When we came down from the mountain we strolled along to the fish market. This has changed since I was a fairly regular visitor and now has a variety of stalls as well as the fish. When I used to visit nearly all the stalls had a large tank of live fish, from which you chose the fish you wanted. This time we had to hunt around for a tank and only found one with crayfish.

We had a break for lunch and then went to explore the Rosenkranz Tower and Hakon’s hall before repairing to the oldest inn in Bergen, a wonderfully preserved wooden building in Bryggen, where we enjoyed a nice cool drink whilst admiring the painted walls.

We had caught up with all the friend’s and family news, worked out that we had been friends for 45 years and promised that we would not leave it another 10 years before we meet again and then it was time to say goodbye. B to the airport and us to the Balmoral.

We left at 8.30pm sailing down the fjord to our last port of call, Stavanger, and we went to celebrate British Evening.

My earliest memory of travelling by train was from Nottingham to Mablethorpe. It is about 80 miles and I was about three years old. It was one of the old steam trains which had no corridor, just carriages strung out behind the engine.

We were going to the seaside so I was very excited about seeing the sea for the first time. My father was in the Royal Navy and my mother and aunt had rented two bungalows for a few weeks. We filled the carriage. Great- aunt Clara sat in one corner, bolt upright and dressed in black as usual, her only consession to the holiday mood was a white lace jabot held in place by a cameo brooch. She clutched a capacious handbag from which she produced barley sugar sweets for my brother and me. Auntie Annie nursed a basket, covered with a checked cloth, containing a picnic lunch as there was no restaurant car. Uncle Tom sat, silent as usual, and smoking his pipe. My cousin Joan and her friend Rene had managed to get time off from the munition factory to join us for a week. We had to provide our own bedding  linen and food which had been packed in tea cases and sent on ahead. This was the pattern of our holidays until the war was over.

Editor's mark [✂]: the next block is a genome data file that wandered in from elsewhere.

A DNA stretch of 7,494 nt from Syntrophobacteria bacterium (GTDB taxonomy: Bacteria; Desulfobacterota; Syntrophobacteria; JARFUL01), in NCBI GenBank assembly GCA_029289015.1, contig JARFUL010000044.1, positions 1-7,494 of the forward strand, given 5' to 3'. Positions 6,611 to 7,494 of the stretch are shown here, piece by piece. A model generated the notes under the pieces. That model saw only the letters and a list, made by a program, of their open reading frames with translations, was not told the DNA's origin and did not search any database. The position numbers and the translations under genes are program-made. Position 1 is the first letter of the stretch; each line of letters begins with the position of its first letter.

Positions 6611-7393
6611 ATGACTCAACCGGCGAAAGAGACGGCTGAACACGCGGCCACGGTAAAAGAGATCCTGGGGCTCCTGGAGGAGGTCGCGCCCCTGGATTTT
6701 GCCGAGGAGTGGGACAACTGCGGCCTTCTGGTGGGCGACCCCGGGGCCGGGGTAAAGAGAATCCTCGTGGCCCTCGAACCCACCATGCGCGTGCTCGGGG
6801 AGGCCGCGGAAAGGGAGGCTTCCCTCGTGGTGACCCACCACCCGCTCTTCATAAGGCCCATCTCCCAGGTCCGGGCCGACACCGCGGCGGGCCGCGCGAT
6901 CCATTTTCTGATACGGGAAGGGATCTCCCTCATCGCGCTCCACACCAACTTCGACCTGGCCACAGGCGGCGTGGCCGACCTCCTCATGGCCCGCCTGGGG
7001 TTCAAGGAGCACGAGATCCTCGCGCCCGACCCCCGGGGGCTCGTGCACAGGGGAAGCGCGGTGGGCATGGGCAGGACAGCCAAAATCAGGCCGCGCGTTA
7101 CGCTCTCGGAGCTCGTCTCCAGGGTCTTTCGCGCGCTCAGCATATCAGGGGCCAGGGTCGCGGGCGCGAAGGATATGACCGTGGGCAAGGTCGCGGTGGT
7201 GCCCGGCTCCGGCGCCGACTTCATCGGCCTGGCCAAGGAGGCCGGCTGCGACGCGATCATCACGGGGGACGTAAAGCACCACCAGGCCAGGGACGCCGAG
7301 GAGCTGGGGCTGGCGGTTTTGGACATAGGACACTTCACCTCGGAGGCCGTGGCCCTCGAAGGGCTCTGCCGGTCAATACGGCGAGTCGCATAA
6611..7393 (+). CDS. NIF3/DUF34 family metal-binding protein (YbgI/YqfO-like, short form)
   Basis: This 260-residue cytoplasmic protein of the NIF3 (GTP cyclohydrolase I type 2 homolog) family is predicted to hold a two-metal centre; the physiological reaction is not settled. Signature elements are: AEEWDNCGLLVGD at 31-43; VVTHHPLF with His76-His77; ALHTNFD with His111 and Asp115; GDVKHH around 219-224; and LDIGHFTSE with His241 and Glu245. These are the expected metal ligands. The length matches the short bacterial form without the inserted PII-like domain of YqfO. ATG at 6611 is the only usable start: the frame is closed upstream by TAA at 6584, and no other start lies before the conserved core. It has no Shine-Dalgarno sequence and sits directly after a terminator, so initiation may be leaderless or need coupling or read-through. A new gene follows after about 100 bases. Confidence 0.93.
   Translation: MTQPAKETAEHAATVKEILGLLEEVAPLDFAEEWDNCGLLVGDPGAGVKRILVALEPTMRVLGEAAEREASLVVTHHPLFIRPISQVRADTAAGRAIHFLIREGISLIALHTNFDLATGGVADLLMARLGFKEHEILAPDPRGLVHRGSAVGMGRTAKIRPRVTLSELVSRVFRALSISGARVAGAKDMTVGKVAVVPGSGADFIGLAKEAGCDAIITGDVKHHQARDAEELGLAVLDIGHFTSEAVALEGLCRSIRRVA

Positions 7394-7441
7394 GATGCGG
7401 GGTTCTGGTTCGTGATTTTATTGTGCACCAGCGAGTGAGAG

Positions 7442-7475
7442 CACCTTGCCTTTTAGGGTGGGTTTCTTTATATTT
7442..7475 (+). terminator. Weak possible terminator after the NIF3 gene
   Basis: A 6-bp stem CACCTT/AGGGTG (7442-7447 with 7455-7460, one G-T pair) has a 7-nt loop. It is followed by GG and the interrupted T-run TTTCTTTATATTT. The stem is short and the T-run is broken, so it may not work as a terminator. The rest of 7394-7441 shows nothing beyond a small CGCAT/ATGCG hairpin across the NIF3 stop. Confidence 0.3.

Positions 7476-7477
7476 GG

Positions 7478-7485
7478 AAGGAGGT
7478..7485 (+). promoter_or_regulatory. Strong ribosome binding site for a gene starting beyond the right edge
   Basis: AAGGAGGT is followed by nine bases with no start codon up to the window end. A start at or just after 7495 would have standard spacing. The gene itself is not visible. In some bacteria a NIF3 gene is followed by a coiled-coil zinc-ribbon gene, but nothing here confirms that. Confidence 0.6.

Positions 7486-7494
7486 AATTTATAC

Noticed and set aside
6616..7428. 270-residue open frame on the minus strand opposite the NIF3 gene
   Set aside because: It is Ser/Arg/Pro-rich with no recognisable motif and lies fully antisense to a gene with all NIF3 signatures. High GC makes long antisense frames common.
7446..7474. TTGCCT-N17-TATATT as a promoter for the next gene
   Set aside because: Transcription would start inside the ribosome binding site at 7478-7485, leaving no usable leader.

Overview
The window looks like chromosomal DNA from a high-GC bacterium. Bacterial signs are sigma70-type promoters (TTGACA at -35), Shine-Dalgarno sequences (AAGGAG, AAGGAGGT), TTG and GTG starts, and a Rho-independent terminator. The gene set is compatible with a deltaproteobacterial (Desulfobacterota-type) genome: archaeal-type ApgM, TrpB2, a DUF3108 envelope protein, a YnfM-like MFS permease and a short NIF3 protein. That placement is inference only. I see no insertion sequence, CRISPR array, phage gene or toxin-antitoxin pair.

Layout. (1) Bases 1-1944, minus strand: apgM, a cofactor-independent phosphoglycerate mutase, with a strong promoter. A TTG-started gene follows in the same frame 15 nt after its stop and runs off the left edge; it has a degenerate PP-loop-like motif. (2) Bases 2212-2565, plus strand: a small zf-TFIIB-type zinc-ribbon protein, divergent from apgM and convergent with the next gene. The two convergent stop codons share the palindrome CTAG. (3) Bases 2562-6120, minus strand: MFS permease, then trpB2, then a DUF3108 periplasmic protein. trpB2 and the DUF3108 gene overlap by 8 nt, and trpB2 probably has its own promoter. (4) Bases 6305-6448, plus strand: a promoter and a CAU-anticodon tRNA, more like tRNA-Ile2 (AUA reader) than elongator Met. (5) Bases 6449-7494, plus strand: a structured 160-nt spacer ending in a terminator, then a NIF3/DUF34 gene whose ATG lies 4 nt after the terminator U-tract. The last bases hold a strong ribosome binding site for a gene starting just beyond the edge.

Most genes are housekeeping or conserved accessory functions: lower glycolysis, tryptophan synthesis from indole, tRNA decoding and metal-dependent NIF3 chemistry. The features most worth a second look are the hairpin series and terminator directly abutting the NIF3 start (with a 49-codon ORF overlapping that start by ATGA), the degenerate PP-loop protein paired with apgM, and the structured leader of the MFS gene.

After the war and my father was home again we always travelled to the seaside by car, but I was a poor car traveller I missed going by train.

The next memorable journey was when I was sixteen and went on a school trip to Austria. We travelled by train and boat. The journey from Ostend to Salzburg was a long journey by day and night. Border control was much stricter then and we found it quite exciting having our passports stamped as we passed through different countries. We didn’t have sleeping berths and I remember two of us (being small) sleeping in the luggage racks!

A spectacular journey in my memory was on the West coast of Scotland, which we treated ourselves to when my nursing friend Beryl and I went on a Youth Hostelling holiday about 1960.

Another spectacular train journey is the magnificent railway from Bergen to Oslo. This is a journey I made many times to and from Geilo. Whenever I travelled to Norway I travelled from Newcastle by sea, either to Bergen or Oslo and then the train up into the mountains. I always thought my holiday began with the train to Newcastle. I loved breaking up the long journey with a visit to the restaurant car. In those days BR served very good meals, especially breakfast. It was served  by well trained stewards and felt like a real treat,  not the snacky food they offer now from the trolley dollies.